Saturday, July 16, 2011

Mount Hood, Trillium Lake, Fruit Loops and Gorging Again!

Oregon's tallest peak is Mount Hood and it's on our list of places to see today as we take another day trip on what's called the "Mt Hood Scenic Loop" -- we'll drive counterclockwise around the loop from Corbett, crossing the Sandy River from Troutdale and going through a town with a most unusual name: Boring.  My imagination went wild with the possibilities using the name but evidently the residents here don't have my comic genius. This is the only funny sign I saw:
In the town of Sandy, we stopped in at the Mt. Hood National Forest Park Headquarters for a map of the area.  This is the building and that's us in the reflective glass. 
These people must have been desperate for town names as we passed through some real doozies on our way -- Zig Zag, Welches, Rhododendron and Government Camp stick in my mind.
Our first glimpse of Mt Hood.
The temperature today in this area is the high 60's.

At Government Camp we took the Timberline Lodge Road up to Mount Hood.

Timberline Lodge was built in the 1930's as part of the Works Progress Administration (WPA) and it is on the National Register of Historic Places. President Franklin D Roosevelt dedicated the lodge in September 1937. The lodge sits at 6,000 foot elevation on the southwestern slope of Mt Hood.

Timberline Lodge has been the setting in several films over the years including 1952 Bend of the River with James Stewart; 1960 All the Young Men with Alan Ladd and Sidney Poitier; Lost Horizon in 1973 with Peter Finch, was filmed in the parking lot. 

In 1981, World War III, starring Rock Hudson, was being filmed on the property, when the director, Boris Segal, was killed after stepping into the rotor blades of a helicopter in the parking lot.

The most famous of the movies showing Timberline Lodge however, was The Shining, starring Jack Nicholson (iiitttt'sss Johnnnny).  Only an exterior shot of the lodge was used and it did not depict the property as it actually existed. No interior shots for them movie were filmed on the property.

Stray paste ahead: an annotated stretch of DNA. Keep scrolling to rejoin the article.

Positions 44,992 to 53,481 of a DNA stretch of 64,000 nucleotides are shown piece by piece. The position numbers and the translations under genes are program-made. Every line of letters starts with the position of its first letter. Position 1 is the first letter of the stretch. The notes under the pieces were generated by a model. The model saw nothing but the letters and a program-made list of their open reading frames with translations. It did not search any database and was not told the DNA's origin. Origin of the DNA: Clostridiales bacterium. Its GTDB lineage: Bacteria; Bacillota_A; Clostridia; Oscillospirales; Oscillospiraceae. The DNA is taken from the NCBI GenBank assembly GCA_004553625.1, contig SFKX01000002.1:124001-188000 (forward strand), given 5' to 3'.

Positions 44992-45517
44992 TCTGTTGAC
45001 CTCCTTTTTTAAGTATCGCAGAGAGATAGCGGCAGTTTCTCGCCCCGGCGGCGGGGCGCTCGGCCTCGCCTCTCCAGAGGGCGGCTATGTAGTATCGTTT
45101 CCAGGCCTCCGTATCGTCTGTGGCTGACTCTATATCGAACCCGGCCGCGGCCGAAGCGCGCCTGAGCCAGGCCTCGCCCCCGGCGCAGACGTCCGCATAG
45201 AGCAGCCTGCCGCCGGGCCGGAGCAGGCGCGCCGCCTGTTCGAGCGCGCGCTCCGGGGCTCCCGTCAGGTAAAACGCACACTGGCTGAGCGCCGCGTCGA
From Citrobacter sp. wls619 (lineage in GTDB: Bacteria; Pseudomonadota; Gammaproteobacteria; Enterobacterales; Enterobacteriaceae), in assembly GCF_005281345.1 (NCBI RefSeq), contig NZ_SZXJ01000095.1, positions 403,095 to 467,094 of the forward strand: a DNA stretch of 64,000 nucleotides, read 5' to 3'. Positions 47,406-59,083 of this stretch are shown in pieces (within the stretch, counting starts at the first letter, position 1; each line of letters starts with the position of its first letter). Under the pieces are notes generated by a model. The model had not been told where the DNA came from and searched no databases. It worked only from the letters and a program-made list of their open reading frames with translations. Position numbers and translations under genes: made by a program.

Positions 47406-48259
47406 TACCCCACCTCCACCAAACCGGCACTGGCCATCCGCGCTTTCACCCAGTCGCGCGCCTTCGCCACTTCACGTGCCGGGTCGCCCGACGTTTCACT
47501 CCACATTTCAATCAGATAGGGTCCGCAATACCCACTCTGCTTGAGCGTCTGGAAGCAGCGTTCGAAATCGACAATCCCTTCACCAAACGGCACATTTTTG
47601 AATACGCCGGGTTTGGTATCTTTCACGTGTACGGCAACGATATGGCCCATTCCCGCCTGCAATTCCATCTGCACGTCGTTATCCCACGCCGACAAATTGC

It's warm here today but snow remains on most of the mountain. Snow sport activities are open and we saw several dozen skiers coming down the slopes.  Mount Hood's elevation is 11,245 feet, although elevation numbers have varied over the years, and the snow remains year-round. It is considered the Oregon volcano most likely to erupt with the odds at 3 to 7 percent over the next 30 years.  Not too likely, I'd say.  The US Geological Society considers it to be an "active" volcano with the latest eruption being somewhere in the vicinity of 200 years ago.

The name Mount Hood was given by Lt. William Broughton, of Capt. George Vancouver's expedition group in October 1792. Lewis and Clark were the first Americans to see Mount Hood in October 1805.

Mt Hood.  In the far left of this picture, you can see the ski lift in operation.
You can see some skiers too, if you look real close.
The lodge is to the left of the photo.
Mount Hood's peak can be seen for about 100 miles away and climbs are attempted by about 10,000 climbers each year. Since mountain climbing accidents have been recorded some 130 climbing fatalities have occured here -- the most recent being in December 2009.
Snow equipment
Only registered guests are allowed beyond the parking lot and onto the Timberline Lodge property; we didn't get any good close looks as we were not registered guests!  Coming back down the Timberline Lodge Road to the south, we saw another beautiful white mountain peak.  Don't know what mountain it is though....

Our next stop was to see Trillium Lake and the much-photographed reflection of Mt Hood from it. The weather today is just perfect and we stayed awhile to watch some of the children as they were fishing...
Lexie and me on the shore of Trillium Lake.  Mt Hood in the background.

Trillium Lake and Mount Hood.
Lexie seems to enjoy our day trips in the car and recently I put a pillow in the back seat for her. She seems to like it and when she isn't on my lap, she gets on it and her white hair blows as we ride with the car  windows down.
Little dirty dog who needs a haircut.
The mountain seen in the distance is either Mt St Helens or Mt Adams.
I think it's Mt St Helens -- Wayne says it's Mt Adams.
The second "third" of the Mount Hood Loop takes us north on US 35 from just east of Government Camp to Hood River through the Hood River Valley. In this area we'll see part of an area known as the "Fruit Loop" -- Hundreds of orchards, vineyards and fruit farms dot this landscape and roadside fruit stands are everywhere.   
Along the Fruit Loop.
Somewhere in this area, we stopped in at Panorama Point for a high vantage point of the river, valley and surrounding mountains.
From I-84 you can see the railroad, the Columbia River and the bluffs overlooking the river from Washington.

At Hood River we took I-84 east along the Columbia River Gorge again.  Since we'd seen most of this stretch already, we didn't stop again, but we did see some nice sights we had missed in our earlier drive.

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